In some cases, they may also be seeking insects along with the berries, as this yellow-bellied sapsucker (Sphyrapicus varius) and tiny golden-crowned kinglet (Melanerpes erythrocephalus) may have been doing.

Yellow-bellied sapsucker I77A9133© Maria de Bruyngolden-crowned kinglet I77A1918© Maria de Bruyn

American goldfinch DK7A4411© Maria de Bruyn signed

 

It’s not only the fruit that draws them away from the bird feeders in the autumn though. Sunflower seeds (Helianthus) are a big hit with the American goldfinches (Spinus tristis), who also seek out different kinds of seed pods.

 

American goldfinch I77A2510© Maria de Bruyn res American goldfinch IMG_7947© Maria de Bruyn signed res

Pods on trees, like the crepe myrtle (Lagerstroemia fauriei), and on vines such as the trumpet creeper (Campsis radicans) offer attractive meals, too.

goldfinch I77A2097© Maria de Bruyn resNorthern cardinal DK7A1206© Maria de Bruyn signed res

American goldfinch and Northern cardinal both eating crepe myrtle

Trumpet vine DK7A9266© Maria de Bruyn signed restrumpet vine I77A1487© Maria de Bruyn ressycamore IMG_2339©Maria de Bruyn res

Trumpet vine                                         American sycamore (Platanus occidentalis)

milkweed I77A7144© Maria de Bruyn signed resCarolina wren I77A8006©Maria de Bruyn res

Milkweed (Asclepius) and Carolina chickadee (Poecile carolinensis)

American goldfinch DK7A1355© Maria de Bruyn SIGNED RESamerican goldfinch DK7A7127© Maria de Bruyn signed res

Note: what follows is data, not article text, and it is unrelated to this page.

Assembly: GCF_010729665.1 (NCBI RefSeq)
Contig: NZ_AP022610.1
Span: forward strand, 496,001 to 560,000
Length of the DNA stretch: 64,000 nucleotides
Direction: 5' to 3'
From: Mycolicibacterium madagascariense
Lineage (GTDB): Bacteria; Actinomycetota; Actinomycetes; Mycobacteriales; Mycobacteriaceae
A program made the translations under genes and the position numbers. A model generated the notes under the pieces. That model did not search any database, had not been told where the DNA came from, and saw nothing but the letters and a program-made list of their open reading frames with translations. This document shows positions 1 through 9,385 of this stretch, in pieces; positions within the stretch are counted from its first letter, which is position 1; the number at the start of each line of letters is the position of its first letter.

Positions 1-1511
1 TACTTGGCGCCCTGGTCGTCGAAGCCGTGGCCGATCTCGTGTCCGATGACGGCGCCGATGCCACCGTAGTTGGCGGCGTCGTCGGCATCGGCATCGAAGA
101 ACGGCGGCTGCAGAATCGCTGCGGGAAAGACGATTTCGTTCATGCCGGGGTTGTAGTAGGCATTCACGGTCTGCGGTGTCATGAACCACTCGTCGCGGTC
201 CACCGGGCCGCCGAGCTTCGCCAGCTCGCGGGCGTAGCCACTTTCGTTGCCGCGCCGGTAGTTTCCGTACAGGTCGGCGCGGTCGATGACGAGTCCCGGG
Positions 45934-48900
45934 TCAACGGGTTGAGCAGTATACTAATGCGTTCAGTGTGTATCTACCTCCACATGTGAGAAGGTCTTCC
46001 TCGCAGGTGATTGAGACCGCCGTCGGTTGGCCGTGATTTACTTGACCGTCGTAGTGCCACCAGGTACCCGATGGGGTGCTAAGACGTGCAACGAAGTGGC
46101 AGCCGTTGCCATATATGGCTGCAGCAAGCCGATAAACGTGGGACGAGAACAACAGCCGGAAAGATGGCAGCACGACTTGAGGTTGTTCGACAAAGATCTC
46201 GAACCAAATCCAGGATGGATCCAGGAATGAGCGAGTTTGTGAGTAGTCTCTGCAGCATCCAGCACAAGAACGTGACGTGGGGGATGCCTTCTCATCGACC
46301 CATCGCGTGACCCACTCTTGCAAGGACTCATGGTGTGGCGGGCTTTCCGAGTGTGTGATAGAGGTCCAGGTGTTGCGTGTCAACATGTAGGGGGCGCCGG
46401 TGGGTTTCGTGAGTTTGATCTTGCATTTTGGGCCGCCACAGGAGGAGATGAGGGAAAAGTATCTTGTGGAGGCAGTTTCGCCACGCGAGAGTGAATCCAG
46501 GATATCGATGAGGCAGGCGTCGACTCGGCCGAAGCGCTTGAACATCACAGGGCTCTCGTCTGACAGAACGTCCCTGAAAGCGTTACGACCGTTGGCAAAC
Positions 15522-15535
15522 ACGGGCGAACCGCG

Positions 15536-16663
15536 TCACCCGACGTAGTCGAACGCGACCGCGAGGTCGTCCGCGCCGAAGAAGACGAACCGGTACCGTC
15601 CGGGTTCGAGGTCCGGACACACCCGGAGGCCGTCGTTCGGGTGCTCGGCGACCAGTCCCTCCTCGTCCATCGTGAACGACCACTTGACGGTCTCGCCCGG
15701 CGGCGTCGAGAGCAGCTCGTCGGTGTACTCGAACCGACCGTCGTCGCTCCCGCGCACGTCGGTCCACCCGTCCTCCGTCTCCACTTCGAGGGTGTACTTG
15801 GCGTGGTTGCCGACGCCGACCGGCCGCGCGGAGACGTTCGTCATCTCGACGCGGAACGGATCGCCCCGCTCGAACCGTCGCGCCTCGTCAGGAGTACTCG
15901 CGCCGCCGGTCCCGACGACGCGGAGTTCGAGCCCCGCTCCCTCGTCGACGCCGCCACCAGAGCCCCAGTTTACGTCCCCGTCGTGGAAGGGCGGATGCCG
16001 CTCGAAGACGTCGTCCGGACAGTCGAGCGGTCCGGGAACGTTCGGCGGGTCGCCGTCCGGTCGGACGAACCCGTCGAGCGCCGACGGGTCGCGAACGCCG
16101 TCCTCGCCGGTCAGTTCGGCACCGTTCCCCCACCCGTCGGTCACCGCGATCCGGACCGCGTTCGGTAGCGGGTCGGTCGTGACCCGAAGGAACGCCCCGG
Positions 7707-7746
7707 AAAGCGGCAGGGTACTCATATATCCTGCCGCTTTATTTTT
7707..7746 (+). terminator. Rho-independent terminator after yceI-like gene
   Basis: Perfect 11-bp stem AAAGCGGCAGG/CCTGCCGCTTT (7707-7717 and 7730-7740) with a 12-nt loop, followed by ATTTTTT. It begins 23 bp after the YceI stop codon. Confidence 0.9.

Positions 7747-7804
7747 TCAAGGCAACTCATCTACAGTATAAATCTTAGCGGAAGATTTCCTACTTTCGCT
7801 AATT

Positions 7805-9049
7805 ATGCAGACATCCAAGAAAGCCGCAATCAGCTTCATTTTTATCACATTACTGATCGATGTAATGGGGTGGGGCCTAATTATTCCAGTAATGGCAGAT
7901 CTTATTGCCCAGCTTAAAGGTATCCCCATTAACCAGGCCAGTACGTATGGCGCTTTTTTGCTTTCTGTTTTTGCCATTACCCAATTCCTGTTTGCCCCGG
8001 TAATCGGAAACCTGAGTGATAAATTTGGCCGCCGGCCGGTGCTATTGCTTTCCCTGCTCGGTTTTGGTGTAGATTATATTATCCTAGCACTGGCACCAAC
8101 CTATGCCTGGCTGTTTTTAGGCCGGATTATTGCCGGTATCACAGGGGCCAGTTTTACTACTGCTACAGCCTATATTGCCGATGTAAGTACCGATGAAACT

American goldfinches

Indigo bunting DK7A7525© Maria de Bruyn signed res

Indigo bunting ( Passerina cyanea)

Scarlet tanager IMG_7415© Maria de Bruyn signed

Some trees like maples have samara seed pods, in which a single seed is surrounded by a paper-like tissue that is dispersed by the wind. Ash trees have samaras that grow in clusters. Here a young scarlet tanager (Piranga olivacea) is dining. Below are an American goldfinch, house finch (Haemorhous mexicanus) and Northern cardinal, all of them males.

 

American goldfinch DK7A5026© Maria de Bruyn signedHouse finch IMG_7718© Maria de Bruyn signed

 

Northern cardinal I77A8006© Maria de Bruyn res

 

cedar waxwing I77A6594© Maria de Bruyn signed res

Cedar waxwing (left) with samara of the tulip tree (Liriodendron tulipifera)

 

blue jay IMG_7806© Maria de Bruyn signed

 

 

 

 

 

Blue jays (Cyanocitta cristata, above) like nuts a great deal and can often be seen flying away with a prize.

red-bellied woodpecker IMG_5780© Maria de Bruyn (2)

 

The red-bellied woodpeckers (Melanerpes carolinus) and red-headed woodpeckers (Melanerpes erythrocephalus) don’t turn away from nuts either.

 

 

Red-headed woodpecker I77A7844© Maria de Bruyn signed       red-headed woodpecker I77A5149© Maria de Bruyn res

Northern cardinal I77A2153© Maria de Bruyn res

It may feel a bit sad when activity dies down at the feeders for a time, but if you can manage to have nut-, seed- and fruit-bearing vegetation around your home, you can still enjoy watching your avian friends forage – and the natural surroundings can make for lovelier photos, too!